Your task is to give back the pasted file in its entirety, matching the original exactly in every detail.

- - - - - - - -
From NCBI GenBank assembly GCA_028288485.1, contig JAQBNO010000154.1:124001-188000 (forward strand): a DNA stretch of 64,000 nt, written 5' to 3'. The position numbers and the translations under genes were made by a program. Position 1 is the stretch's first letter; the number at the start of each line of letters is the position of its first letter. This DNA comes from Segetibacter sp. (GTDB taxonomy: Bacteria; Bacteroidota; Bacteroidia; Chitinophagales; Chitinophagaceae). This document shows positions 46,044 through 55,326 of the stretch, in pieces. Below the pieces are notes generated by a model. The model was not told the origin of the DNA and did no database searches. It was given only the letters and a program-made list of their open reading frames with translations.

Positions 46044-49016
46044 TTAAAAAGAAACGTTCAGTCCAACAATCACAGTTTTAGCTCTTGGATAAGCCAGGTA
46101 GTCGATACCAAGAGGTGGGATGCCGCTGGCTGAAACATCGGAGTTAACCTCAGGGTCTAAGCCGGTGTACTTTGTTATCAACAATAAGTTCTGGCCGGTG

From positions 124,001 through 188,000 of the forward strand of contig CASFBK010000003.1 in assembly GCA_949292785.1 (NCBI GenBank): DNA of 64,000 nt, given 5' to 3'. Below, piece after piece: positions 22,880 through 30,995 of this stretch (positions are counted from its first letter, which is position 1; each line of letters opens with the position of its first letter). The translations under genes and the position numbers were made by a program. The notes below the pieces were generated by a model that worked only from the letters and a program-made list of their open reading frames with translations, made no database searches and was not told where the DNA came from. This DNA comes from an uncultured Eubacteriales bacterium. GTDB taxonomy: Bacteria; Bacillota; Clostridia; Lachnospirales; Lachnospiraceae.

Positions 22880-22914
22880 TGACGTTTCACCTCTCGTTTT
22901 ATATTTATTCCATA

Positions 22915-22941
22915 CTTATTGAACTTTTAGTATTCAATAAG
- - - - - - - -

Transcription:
From NCBI GenBank assembly GCA_028288485.1, contig JAQBNO010000154.1:124001-188000 (forward strand): a DNA stretch of 64,000 nt, written 5' to 3'. The position numbers and the translations under genes were made by a program. Position 1 is the stretch's first letter; the number at the start of each line of letters is the position of its first letter. This DNA comes from Segetibacter sp. (GTDB taxonomy: Bacteria; Bacteroidota; Bacteroidia; Chitinophagales; Chitinophagaceae). This document shows positions 46,044 through 55,326 of the stretch, in pieces. Below the pieces are notes generated by a model. The model was not told the origin of the DNA and did no database searches. It was given only the letters and a program-made list of their open reading frames with translations.

Positions 46044-49016
46044 TTAAAAAGAAACGTTCAGTCCAACAATCACAGTTTTAGCTCTTGGATAAGCCAGGTA
46101 GTCGATACCAAGAGGTGGGATGCCGCTGGCTGAAACATCGGAGTTAACCTCAGGGTCTAAGCCGGTGTACTTTGTTATCAACAATAAGTTCTGGCCGGTG

From positions 124,001 through 188,000 of the forward strand of contig CASFBK010000003.1 in assembly GCA_949292785.1 (NCBI GenBank): DNA of 64,000 nt, given 5' to 3'. Below, piece after piece: positions 22,880 through 30,995 of this stretch (positions are counted from its first letter, which is position 1; each line of letters opens with the position of its first letter). The translations under genes and the position numbers were made by a program. The notes below the pieces were generated by a model that worked only from the letters and a program-made list of their open reading frames with translations, made no database searches and was not told where the DNA came from. This DNA comes from an uncultured Eubacteriales bacterium. GTDB taxonomy: Bacteria; Bacillota; Clostridia; Lachnospirales; Lachnospiraceae.

Positions 22880-22914
22880 TGACGTTTCACCTCTCGTTTT
22901 ATATTTATTCCATA

Positions 22915-22941
22915 CTTATTGAACTTTTAGTATTCAATAAG